A recent settlement by the FDIC of a lawsuit against five former bank officers whose bank failed (and, therefore, the FDIC contended, with the benefit of its customary 20/20 hindsight, MUST have been negligent, grossly negligent, and fatally debauched), led to some speculation by a few of my readers that the FDIC is not really interested in punishing the malign, but merely in squeezing blood out of turnips. While I agree that the FDIC as receiver of failed banks is always primarily interested in recouping its losses, I'm not so sanguine about the absence among the bank regulatory Tourquemadas of the desire to flay sinners. On the other hand, my readers have a point.
As discussed by Kevin LaCroix in his blog post on the case, the former officers sued the bank's D&O insurance carrier for denying coverage of the FDIC's claims, and the carrier defended on the "insured versus insured" exclusion contained in the insurance policy.
The individuals contend that the policy’s base form had a regulatory exclusion, which had it remained in the policy would have precluded coverage for the FDIC’s action against them. The individuals allege further that the bank had purchased an endorsement to the policy that removed the regulatory exclusion from the policy. The individuals essentially contend that the point of the endorsement to remove the regulatory exclusion was to ensure that the policy provided coverage for claims brought by the FDIC, and the carrier therefore should not be able to rely on a different exclusion to try to deny coverage for an FDIC claim.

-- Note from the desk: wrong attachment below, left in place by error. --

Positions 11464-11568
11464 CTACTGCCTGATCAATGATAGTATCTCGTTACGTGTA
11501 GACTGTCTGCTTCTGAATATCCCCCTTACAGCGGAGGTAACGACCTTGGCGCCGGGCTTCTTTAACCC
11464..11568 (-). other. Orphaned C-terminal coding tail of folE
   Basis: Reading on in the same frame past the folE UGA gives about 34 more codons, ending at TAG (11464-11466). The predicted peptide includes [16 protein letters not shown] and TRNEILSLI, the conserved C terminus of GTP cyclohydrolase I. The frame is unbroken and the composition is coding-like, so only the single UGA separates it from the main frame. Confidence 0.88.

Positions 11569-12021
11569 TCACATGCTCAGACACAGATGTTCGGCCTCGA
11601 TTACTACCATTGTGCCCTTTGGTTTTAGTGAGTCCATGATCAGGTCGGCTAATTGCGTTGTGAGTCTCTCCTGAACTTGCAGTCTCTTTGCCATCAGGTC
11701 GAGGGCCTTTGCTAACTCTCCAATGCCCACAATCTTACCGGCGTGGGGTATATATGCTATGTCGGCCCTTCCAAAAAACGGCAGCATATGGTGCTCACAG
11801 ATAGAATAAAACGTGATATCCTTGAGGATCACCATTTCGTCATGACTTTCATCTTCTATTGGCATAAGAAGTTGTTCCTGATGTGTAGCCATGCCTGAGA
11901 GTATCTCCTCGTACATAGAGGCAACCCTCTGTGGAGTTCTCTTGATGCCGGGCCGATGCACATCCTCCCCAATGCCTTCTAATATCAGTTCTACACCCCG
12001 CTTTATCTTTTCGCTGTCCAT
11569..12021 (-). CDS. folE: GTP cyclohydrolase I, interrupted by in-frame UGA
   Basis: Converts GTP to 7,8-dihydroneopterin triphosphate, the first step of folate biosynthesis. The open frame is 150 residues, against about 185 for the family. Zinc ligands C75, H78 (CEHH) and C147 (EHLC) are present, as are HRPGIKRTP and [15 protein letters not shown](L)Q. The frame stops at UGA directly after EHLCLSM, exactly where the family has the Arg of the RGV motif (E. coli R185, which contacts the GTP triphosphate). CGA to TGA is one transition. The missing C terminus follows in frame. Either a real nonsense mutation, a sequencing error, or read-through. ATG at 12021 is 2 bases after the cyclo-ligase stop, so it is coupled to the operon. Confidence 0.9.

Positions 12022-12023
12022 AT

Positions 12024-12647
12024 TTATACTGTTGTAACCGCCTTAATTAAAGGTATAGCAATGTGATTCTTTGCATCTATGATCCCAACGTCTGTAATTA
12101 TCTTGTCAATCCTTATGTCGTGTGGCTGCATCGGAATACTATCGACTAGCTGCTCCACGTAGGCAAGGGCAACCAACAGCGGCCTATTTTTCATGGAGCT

According to defense counsel’s press release, in their settlement with the FDIC, the five individuals assigned their claim for bad faith and breach of contract to the FDIC, while retaining their right to try recover from the D&O insurer their defense fees incurred prior to the settlement. The parties also exchanged covenants not to bring any further actions against each other, and the settlement also included a covenant by the FDIC not to assert any claims against the five individuals’ property or assets. The FDIC will control and prosecute the assigned claims against the insurer at the agency’s own cost and expense. The officers maintained their right to continue their own retained claims.
Critically, the officers agreed to the entry of a judgment against them in favor of the FDIC, then assigned their claims against the insurance company to the FDIC. Since The FDIC will look solely to the insurance carrier to collect the agreed upon judgment, a cynic might posit that the defendants agreed to a judgment that might have been a wee bit higher than an objective view might have justified. As a slap-happy optimist, I'd never encourage that view, but Kevin LaCroix is not an optimist.
However, the problem with these type of consent judgment/covenant not to execute type deals is that this approach can run the risk of slipping into a collusive arrangement, with the insured individual willingly agreeing to a settlement amount that has no relation to the his or her true liability exposure. Without meaning to suggest anything one way or another about this particular deal, I will say that in my prior life as an insurer-side coverage attorney, I did see deals that were questionable.
You can't blame either side for doing what it believes is in its own best interest. In this case, the insurance company might have avoided any possibility of collusion between the defendants and the FDIC by deviating from the normal business model of an insurance company: collect premiums, deny liability.